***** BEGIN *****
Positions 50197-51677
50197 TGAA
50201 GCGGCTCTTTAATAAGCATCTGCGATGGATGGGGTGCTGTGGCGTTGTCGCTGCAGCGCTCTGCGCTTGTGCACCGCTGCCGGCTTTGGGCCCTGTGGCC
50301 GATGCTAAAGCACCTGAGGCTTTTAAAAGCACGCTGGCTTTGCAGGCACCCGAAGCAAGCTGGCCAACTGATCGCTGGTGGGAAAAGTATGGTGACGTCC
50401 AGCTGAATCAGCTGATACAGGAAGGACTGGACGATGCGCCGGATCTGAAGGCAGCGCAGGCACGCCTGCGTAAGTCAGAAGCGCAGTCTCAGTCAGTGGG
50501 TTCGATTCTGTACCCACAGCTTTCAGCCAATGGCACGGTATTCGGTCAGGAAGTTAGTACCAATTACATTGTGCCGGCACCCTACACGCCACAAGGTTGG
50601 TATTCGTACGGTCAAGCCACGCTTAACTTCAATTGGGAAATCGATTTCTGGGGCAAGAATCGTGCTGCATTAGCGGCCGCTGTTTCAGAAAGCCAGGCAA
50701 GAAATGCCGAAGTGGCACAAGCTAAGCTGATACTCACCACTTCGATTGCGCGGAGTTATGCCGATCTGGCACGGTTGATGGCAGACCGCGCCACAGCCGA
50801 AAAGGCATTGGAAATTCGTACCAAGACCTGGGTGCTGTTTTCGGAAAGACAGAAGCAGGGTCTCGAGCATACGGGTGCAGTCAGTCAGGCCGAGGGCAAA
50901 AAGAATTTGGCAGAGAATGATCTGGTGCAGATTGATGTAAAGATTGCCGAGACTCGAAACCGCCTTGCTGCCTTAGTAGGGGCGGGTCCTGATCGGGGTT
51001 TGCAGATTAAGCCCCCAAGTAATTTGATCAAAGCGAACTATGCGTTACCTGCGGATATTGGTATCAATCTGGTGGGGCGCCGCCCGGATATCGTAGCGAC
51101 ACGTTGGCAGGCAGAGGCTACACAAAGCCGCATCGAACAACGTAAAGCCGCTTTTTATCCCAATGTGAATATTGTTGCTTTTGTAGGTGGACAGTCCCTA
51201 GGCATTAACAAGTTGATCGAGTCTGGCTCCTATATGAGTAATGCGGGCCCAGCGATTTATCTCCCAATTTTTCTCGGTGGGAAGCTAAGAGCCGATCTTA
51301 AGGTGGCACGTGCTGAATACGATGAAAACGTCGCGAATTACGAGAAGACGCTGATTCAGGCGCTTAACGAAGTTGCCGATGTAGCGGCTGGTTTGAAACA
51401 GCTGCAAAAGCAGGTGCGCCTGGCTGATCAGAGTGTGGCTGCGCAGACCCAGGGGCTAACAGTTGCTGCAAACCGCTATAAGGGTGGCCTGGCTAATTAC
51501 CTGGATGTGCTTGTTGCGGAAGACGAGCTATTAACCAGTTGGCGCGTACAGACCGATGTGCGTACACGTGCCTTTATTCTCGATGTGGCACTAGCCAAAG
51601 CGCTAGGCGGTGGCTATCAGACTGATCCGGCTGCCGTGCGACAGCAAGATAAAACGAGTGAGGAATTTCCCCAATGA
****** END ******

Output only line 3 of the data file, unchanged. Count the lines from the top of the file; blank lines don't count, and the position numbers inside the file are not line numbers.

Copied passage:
50201 GCGGCTCTTTAATAAGCATCTGCGATGGATGGGGTGCTGTGGCGTTGTCGCTGCAGCGCTCTGCGCTTGTGCACCGCTGCCGGCTTTGGGCCCTGTGGCC